BOSTON — Atorvastatin significantly reduced the risk of stroke, cardiac events, and carotid endarterectomy in a large group of patients with carotid stenosis, Dr. Henrik Sillesen reported at the annual meeting of the American Academy of Neurology.
Over 5 years, the drug cut the incidence of stroke and heart attacks by more than 30%, and halved the incidence of endarterectomy in these high-risk patients, he said in an interview.
“Patients with carotid stenosis should certainly have aggressive treatment with atorvastatin at 80 mg per day,” said Dr. Sillesen, chairman of vascular surgery at Rigshospitalet, Copenhagen.
He presented the results of a subanalysis of the SPARCL (Stroke Prevention by Aggressive Reduction in Cholesterol Levels) trial, which focused on risk reduction in a subgroup of patients with existing coronary stenosis.
The Pfizer-supported SPARCL trial randomized 4,731 patients who had experienced an ischemic stroke, hemorrhagic stroke, or transient ischemic attack 1-6 months prior to either atorvastatin (Lipitor) 80 mg/day or placebo. After an average of 4.9 years of follow-up, stroke had occurred in 265 subjects in the atorvastatin group, compared with 311 in the placebo group, a 2.2% absolute difference. The drug also decreased the 5-year risk of other major cardiovascular events, with a 3.5% absolute difference and a 20% relative reduction in risk.
There was no difference between groups in overall mortality.
Patients in SPARCL were allowed to take other cardiovascular medications, including open-label statins, aspirin or other antiplatelet drugs, ACE inhibitors, dihydropyridine derivatives, β-blockers, angiotensin receptor antagonists, or vitamin K antagonists.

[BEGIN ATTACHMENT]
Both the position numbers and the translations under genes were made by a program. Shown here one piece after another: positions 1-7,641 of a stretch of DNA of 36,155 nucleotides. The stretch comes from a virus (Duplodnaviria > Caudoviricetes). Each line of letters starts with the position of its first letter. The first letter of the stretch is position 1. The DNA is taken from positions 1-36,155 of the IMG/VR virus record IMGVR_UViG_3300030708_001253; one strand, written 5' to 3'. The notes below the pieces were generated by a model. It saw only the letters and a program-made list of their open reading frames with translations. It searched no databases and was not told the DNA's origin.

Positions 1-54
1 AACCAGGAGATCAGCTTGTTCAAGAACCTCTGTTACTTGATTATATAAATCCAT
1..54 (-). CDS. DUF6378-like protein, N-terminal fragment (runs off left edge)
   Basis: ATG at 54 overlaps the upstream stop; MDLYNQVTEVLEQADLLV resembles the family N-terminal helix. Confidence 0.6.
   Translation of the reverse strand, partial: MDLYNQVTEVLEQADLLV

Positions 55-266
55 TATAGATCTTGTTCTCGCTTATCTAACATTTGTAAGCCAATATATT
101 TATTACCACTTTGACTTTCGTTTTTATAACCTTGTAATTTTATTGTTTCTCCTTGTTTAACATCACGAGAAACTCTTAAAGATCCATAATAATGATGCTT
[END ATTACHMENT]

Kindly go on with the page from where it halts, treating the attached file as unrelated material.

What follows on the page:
The subanalysis reported by Dr. Sillesen included 1,006 patients with a history of carotid stenosis. Compared with those taking placebo, patients taking the drug had a 34% reduction in the occurrence of stroke and a 36% reduction in major cardiovascular events (cardiac death, stroke, resuscitated cardiac arrest, and fatal and nonfatal myocardial infarction). Revascularization procedures were reduced by 50%, which included a 54% decrease in the number of carotid endarterectomies.
Atorvastatin stabilizes arterial plaque formation, thus preventing atherosclerotic disease progression, even in this subgroup of patients with more advanced disease, noted Dr. Sillesen, who has reported that he's received grant support from Pfizer and consulting and lecture fees from several other pharmaceutical companies.
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